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Author Topic: How many Lb. is your Easter lamb contest  (Read 2922 times) Average Rating: 0
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Tzimis
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« on: April 03, 2007, 08:39:46 PM »

42 Lb. dressed. I have plenty of mouths to feed.

Kalli anastasi everyone.
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« Reply #1 on: April 04, 2007, 12:14:11 PM »

I would just be happy to finally taste one that wasn't dry and unseasoned.  several people prepare it at our small church, all is dry, and gamey tasting.  I could do better probably, but I had never tasted lamb until converting.  I have no idea where they even get it, it's not at my grocery stores!
« Last Edit: April 04, 2007, 12:14:29 PM by calligraphqueen » Logged
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« Reply #2 on: April 04, 2007, 12:49:47 PM »

No clue.  I just know that there will be 4 or 5 of them.  Grin

Some Greeks are inflitrating our parish and we're not complaining.
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Thomas
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« Reply #3 on: April 05, 2007, 08:49:26 AM »

We do it simply and get a leg of lamb 3-5 lbs, marinate it in olive Oil, Rosemary, and lemon juice and roast it in the oven---ours is never dry---otherwise it would be cabrito (goat) here in Texas, a whole lamb is difficult to get unless you are a rancher or farmer and raise your own.

Thomas
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« Reply #4 on: April 05, 2007, 09:22:00 AM »

Our parish will be having the usual picnic after the Agape Vespers. Instead of getting several lambs we have a cooler full of lamb roasts; my estimate is we have 300 pounds right now and once we find out the crowd (we're guesstimating a quarter or third of the parish will show up since the picnic site is kinda far out of town and Alabama is supposed to have a blackberry winter that day---this means we need to feed around 300 people or so) we can get any extra lamb we need.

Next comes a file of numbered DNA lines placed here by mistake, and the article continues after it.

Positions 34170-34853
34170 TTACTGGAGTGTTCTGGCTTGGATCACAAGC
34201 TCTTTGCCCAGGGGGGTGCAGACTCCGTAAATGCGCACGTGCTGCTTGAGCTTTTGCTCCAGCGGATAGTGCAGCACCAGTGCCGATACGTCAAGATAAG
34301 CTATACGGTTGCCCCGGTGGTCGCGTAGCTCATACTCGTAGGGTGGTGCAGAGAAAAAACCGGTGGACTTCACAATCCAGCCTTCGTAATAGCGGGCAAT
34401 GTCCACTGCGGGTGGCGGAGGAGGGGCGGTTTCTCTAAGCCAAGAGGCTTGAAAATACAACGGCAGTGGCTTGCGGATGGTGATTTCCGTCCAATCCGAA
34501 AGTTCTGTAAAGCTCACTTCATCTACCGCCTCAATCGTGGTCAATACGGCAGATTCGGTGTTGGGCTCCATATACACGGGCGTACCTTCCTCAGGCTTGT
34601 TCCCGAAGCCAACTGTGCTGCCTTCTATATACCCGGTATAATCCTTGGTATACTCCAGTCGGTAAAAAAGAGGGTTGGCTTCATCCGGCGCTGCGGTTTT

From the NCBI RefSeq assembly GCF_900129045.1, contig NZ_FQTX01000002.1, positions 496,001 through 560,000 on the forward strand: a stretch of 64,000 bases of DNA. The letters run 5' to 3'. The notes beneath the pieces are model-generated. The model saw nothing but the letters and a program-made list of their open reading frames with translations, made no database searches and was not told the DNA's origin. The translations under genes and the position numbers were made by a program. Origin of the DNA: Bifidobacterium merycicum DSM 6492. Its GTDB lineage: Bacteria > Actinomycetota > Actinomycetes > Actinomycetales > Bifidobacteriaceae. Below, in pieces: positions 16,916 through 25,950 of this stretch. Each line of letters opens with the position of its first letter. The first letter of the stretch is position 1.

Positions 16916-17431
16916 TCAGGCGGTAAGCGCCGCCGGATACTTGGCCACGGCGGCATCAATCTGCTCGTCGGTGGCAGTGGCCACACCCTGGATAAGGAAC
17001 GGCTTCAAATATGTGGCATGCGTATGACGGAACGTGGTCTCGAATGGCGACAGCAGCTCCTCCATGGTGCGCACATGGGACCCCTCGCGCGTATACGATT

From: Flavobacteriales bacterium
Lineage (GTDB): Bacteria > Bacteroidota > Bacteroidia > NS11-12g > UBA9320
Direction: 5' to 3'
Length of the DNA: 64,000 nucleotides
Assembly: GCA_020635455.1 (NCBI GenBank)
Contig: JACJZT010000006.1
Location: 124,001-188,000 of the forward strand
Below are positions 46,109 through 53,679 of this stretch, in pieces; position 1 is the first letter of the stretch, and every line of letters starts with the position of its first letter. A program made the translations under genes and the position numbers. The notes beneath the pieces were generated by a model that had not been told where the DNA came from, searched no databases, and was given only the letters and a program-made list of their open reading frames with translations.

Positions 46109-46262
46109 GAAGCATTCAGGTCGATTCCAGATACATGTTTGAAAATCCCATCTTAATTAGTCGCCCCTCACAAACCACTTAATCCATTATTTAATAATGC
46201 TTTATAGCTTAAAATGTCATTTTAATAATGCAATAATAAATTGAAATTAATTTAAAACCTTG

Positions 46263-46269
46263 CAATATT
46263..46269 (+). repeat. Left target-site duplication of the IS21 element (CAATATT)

Leftovers will go to the local food kitchen, since our parish staffs the local kitchen on Mondays, and so the leftovers will barely be chilled by the time we can serve others!

The problem with the lamb roast is that it's hard to get kokkoretsi, but they might have some on hand just for me and a few other diehards. I have been told though to make space for the margeritsa, since each priest here gets a gallon each donated to their home. My little girls will be thrilled, I'm sure  Roll Eyes

One good thing about the lamb roast---I'll be spared from having Presbytera or I needing to adjudicate which of my kids will get the matia from the arni. I was at seminary last Pascha, but my wife tells me that my oldest boy almost mixed it up with some other folks over the one good eyeball left from the lamb.
« Last Edit: April 05, 2007, 09:23:06 AM by FrChris » Logged

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aurelia
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« Reply #5 on: April 05, 2007, 11:03:11 AM »

I am never ever having margeritsa again.  Tongue I tried it, I'll stick to the lemon chicken rice soup.

I dont know-- we aren't doing a lamb anything, if we go to the inlaws for easter dinner they will probably have ham or goose or beef or pork.  That family doesnt do lamb. I like it, and a couple of the kids do, but nobody else does. 

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« Reply #6 on: April 05, 2007, 11:14:53 AM »

Lamb?  Puh-leaze!  I have lamb all the time.  My wife loves it.  We even have spaghetti with a lamb meat sauce at least once a month.

She hates ham, though.  I never get to have ham except on Pascha.  I love a good baked ham.

Three more days and the festival of pork begins! Smiley
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« Reply #7 on: April 05, 2007, 11:46:46 AM »

Can you get the fact that it is nearing Pascha  While the rest of the US dreams  of visions of sugar plums dancing in their heads at Christmas, Orthodox Christians have dreams of Lamb and Ham the closer they get to Pascha.  A true Orthodoxism. Grin

Thomas

« Last Edit: April 05, 2007, 02:17:53 PM by Thomas » Logged

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« Reply #8 on: April 05, 2007, 11:49:46 AM »

K-O-B-A-S-I
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aurelia
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« Reply #9 on: April 09, 2007, 08:57:33 AM »

we ended up at home with a ham.  It actually turned out ok.  Now begins Eggsalad Week.  Wink
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« Reply #10 on: April 09, 2007, 10:47:56 AM »